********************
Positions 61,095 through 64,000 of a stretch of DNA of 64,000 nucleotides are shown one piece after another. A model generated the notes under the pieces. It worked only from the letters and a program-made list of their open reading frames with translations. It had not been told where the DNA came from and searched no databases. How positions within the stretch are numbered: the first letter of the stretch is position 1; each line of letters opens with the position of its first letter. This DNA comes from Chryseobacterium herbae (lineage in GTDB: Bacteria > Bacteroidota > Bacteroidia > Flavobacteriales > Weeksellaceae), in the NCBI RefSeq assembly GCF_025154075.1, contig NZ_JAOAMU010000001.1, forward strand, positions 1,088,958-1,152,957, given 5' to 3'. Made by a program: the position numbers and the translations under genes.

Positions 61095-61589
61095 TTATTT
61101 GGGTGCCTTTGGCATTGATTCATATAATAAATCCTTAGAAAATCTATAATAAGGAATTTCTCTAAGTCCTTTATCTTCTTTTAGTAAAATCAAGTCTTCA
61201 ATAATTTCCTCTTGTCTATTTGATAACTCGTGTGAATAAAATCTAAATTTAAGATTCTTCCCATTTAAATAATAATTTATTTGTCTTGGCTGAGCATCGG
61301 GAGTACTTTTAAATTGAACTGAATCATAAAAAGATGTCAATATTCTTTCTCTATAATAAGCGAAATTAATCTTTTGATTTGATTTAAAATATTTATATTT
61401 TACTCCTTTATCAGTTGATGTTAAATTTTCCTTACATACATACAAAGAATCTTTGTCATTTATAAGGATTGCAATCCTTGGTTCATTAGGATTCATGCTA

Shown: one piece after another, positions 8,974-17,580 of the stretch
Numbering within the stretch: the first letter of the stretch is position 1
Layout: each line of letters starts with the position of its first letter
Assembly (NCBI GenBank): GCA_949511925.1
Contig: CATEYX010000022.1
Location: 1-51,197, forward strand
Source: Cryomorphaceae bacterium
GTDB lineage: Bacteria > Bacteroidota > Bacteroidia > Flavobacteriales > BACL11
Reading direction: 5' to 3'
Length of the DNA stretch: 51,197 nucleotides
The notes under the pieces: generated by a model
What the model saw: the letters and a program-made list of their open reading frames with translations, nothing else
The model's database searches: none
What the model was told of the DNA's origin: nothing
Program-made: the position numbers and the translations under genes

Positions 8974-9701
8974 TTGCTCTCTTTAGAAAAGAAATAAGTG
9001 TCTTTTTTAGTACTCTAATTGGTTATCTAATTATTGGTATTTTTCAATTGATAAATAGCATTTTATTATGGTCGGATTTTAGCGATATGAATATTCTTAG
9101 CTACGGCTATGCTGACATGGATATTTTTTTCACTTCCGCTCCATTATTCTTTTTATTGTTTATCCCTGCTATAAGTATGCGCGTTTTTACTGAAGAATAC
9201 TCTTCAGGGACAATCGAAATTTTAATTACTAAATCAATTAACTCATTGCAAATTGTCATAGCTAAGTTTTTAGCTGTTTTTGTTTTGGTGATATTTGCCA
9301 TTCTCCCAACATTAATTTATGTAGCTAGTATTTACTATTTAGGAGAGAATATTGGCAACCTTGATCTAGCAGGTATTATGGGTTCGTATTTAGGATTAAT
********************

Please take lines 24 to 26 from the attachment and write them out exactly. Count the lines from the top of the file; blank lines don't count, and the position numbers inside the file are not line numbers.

8974 TTGCTCTCTTTAGAAAAGAAATAAGTG
9001 TCTTTTTTAGTACTCTAATTGGTTATCTAATTATTGGTATTTTTCAATTGATAAATAGCATTTTATTATGGTCGGATTTTAGCGATATGAATATTCTTAG
9101 CTACGGCTATGCTGACATGGATATTTTTTTCACTTCCGCTCCATTATTCTTTTTATTGTTTATCCCTGCTATAAGTATGCGCGTTTTTACTGAAGAATAC